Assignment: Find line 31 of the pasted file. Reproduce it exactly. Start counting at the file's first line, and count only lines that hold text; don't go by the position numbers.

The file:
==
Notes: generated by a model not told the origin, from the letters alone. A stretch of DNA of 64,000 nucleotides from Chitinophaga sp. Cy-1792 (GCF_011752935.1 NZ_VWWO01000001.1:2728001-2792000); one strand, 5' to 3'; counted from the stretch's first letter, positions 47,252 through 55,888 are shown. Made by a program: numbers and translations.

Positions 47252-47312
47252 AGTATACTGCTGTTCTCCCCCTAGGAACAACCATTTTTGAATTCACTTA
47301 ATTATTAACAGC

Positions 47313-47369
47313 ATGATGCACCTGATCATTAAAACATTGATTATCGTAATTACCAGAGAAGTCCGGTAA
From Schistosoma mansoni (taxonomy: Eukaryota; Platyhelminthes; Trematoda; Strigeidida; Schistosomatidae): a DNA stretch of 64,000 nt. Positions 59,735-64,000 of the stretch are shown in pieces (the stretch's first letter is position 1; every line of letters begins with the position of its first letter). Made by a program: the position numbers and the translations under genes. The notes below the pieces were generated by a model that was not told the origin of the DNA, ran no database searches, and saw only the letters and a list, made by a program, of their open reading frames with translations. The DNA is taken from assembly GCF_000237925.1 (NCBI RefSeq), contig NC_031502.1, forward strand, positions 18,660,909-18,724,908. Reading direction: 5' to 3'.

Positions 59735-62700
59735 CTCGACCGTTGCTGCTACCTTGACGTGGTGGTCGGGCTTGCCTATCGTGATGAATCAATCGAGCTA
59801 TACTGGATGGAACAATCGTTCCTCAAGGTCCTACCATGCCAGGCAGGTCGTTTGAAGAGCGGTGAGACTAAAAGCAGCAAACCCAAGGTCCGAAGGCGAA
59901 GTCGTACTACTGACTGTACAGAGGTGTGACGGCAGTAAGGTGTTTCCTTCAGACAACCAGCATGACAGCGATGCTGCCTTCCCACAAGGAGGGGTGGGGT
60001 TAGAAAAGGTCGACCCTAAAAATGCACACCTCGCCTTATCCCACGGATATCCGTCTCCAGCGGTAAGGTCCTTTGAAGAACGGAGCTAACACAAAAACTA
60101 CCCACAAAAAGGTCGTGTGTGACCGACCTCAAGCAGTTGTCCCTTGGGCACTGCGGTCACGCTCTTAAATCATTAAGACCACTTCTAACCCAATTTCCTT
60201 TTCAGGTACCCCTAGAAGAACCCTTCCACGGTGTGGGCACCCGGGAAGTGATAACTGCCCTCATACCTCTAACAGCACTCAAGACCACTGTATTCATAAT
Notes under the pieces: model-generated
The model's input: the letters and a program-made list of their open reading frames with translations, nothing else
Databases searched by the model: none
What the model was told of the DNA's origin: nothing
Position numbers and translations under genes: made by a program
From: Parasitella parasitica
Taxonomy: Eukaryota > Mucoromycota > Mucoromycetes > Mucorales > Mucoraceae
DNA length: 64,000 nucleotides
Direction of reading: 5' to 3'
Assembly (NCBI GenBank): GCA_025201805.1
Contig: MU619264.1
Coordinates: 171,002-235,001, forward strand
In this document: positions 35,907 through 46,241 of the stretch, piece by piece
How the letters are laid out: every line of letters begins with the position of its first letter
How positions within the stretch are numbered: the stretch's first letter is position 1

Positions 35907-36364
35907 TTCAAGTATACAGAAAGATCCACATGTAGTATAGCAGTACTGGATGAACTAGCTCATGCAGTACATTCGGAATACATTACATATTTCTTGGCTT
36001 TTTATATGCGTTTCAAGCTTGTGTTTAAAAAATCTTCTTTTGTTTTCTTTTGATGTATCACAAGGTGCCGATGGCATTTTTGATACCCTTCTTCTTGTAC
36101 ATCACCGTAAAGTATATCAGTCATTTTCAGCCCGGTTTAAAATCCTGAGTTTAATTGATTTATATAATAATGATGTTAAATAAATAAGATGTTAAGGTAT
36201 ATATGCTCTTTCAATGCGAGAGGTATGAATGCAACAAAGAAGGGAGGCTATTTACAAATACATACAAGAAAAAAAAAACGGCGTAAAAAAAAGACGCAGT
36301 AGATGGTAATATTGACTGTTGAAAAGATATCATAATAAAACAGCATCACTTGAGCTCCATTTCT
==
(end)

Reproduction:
35907 TTCAAGTATACAGAAAGATCCACATGTAGTATAGCAGTACTGGATGAACTAGCTCATGCAGTACATTCGGAATACATTACATATTTCTTGGCTT